“There is no more noble profession in the world than your profession to keep peace in the world,” he said. But Hagel also acknowledged that things haven’t been easy of late for the military, pointing to last year’s federal government shutdown and the budget strains caused by sequestration cuts. “We closed our government for 16 days, we lived in a world with no budget, with tremendous uncertainty,” he said.
“But I’m confident as we go forward the next two years and we establish a budget agreement that will help stabilize us in our commitments and our planning.”
Hagel took questions from three of the roughly 130 personnel who attended his speech. One, Tech. Sgt. Laura Paul, asked Hagel what he would take away from his experience at the base.
“How impressed I am with what I’ve seen,” Hagel answered.
“The professionalism of each of you, of the units, of how you work together as a team. I think that is first that stands out.”
He also added, having seen a missile alert facility firsthand, that the military must continue its focus on modernizing its nuclear deterrent. “It’s clear we’ve got some work to do on modernization,” Hagel said.
“And that’s why all of us in leadership positions must come out and see things at the ground level.”
Another attendee, 1st Lt. Klint Holscher, asked Hagel what he sees as the future of the U.S. intercontinental ballistic missile force and the nuclear triad (which includes ICBMs, submarine-launched ballistic missiles and traditional bombers).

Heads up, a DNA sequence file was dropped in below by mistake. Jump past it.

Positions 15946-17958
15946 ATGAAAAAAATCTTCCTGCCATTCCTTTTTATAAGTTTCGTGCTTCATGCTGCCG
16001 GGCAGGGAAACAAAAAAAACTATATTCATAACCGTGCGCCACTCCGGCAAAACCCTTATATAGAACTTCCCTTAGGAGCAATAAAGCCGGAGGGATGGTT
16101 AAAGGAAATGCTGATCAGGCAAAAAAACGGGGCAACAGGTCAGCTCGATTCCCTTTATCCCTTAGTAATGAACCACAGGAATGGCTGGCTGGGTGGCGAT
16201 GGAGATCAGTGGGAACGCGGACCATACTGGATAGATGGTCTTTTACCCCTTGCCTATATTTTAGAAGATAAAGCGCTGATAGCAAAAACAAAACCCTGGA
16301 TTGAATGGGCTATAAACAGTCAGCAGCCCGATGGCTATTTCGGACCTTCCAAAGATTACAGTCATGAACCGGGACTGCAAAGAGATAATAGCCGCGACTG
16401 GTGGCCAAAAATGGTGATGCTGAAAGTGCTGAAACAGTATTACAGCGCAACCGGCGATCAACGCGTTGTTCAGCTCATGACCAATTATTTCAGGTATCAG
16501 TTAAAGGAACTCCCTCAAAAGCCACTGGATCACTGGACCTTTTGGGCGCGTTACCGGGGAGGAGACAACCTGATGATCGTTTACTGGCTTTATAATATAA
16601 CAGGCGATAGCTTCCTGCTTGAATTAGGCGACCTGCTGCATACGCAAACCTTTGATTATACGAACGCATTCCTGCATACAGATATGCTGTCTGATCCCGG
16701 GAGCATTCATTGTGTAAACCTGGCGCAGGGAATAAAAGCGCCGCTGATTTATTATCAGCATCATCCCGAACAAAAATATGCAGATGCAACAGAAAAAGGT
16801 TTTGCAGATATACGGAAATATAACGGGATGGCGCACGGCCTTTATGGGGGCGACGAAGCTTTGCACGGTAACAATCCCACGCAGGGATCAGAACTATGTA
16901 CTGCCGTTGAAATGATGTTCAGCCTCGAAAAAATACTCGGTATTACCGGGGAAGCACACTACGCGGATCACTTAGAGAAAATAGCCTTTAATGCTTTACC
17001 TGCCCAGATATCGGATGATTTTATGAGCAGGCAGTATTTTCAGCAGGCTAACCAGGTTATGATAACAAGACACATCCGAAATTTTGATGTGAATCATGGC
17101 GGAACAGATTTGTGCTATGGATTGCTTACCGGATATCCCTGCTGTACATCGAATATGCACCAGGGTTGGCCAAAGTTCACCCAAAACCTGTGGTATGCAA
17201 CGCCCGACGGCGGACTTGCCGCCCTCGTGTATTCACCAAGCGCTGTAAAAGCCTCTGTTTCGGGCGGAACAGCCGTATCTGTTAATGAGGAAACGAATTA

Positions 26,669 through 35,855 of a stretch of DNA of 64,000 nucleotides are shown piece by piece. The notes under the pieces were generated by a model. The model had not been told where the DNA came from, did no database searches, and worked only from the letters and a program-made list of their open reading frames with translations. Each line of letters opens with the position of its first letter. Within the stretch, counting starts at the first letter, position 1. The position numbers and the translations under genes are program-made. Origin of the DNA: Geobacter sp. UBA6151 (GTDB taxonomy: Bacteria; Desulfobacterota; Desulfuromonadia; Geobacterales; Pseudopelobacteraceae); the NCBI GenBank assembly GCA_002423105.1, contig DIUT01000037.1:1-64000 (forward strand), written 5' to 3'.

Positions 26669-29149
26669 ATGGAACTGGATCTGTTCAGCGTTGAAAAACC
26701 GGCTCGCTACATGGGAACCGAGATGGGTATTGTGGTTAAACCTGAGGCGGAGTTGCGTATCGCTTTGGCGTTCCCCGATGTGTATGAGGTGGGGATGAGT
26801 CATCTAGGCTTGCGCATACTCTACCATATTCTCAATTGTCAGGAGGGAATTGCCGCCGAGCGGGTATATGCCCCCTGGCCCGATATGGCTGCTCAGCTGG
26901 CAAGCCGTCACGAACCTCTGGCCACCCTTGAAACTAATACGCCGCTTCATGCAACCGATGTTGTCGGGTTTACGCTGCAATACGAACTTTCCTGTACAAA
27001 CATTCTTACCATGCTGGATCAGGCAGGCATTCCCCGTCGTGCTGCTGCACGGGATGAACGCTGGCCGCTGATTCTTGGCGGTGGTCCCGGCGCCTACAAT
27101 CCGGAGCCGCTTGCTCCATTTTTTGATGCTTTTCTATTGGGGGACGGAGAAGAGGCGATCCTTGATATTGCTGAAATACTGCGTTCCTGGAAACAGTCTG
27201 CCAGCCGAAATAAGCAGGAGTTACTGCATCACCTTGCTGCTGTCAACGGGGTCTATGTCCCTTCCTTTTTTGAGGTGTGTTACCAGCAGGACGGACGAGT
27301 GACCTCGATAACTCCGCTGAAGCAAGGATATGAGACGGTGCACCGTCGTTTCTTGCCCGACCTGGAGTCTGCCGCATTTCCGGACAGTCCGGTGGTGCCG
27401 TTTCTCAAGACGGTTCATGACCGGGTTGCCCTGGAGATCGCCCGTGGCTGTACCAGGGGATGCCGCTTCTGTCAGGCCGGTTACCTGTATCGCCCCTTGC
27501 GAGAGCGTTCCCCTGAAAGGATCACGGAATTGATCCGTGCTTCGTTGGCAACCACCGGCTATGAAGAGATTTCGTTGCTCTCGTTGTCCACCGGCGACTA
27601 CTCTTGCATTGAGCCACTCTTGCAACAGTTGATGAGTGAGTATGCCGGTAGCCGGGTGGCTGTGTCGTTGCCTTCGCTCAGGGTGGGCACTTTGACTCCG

Hagel said the emergence of new challenges and threats, such as cyber warfare, means that the U.S. will have to analyze all of its military programs to ensure they evolve to meet those threats. The nuclear triad, he said, should be no exception to that, though he also agreed with the need for the U.S. to reduce its number of nuclear missiles.
“We’re going to continue to require every element of our nuclear deterrent in the triad,” Hagel said. “But reducing those nuclear weapons, I think, is important. Every president since Richard Nixon has supported that, and I think President Obama deserves great credit for leading on this as he has.”
Hagel referred to Obama’s signing of the “New START” treaty in 2010, along with then-Russian President Dmitry Medvedev. The treaty, which went into effect on Feb. 5, 2011, calls for the number of strategic nuclear missile launchers to be reduced by half, with the number of deployed strategic nuclear warheads reduced to 1,550 by 2018.
The final question came from Senior Airman Shelby Ferguson, who asked Hagel whether he saw the Air Force budget stabilizing in the future.
Hagel said that a bipartisan budget agreement reached by Congress last month should provide some predictability for at least two years, though he acknowledged a more long-term agreement will be needed beyond that period.
“Right now, the law of the land, after that two year period, reverts back to the so-called sequestration, which continues to take huge reductions from our defense budget,” he said.
“The numbers are better than they were because we’re getting some money back, but there are still tens of billions of dollars that we didn’t get back and won’t get back over the next two years.”
Hagel said he and the president would continue to push for Congress to provide a more long-term source of stable funding for the military.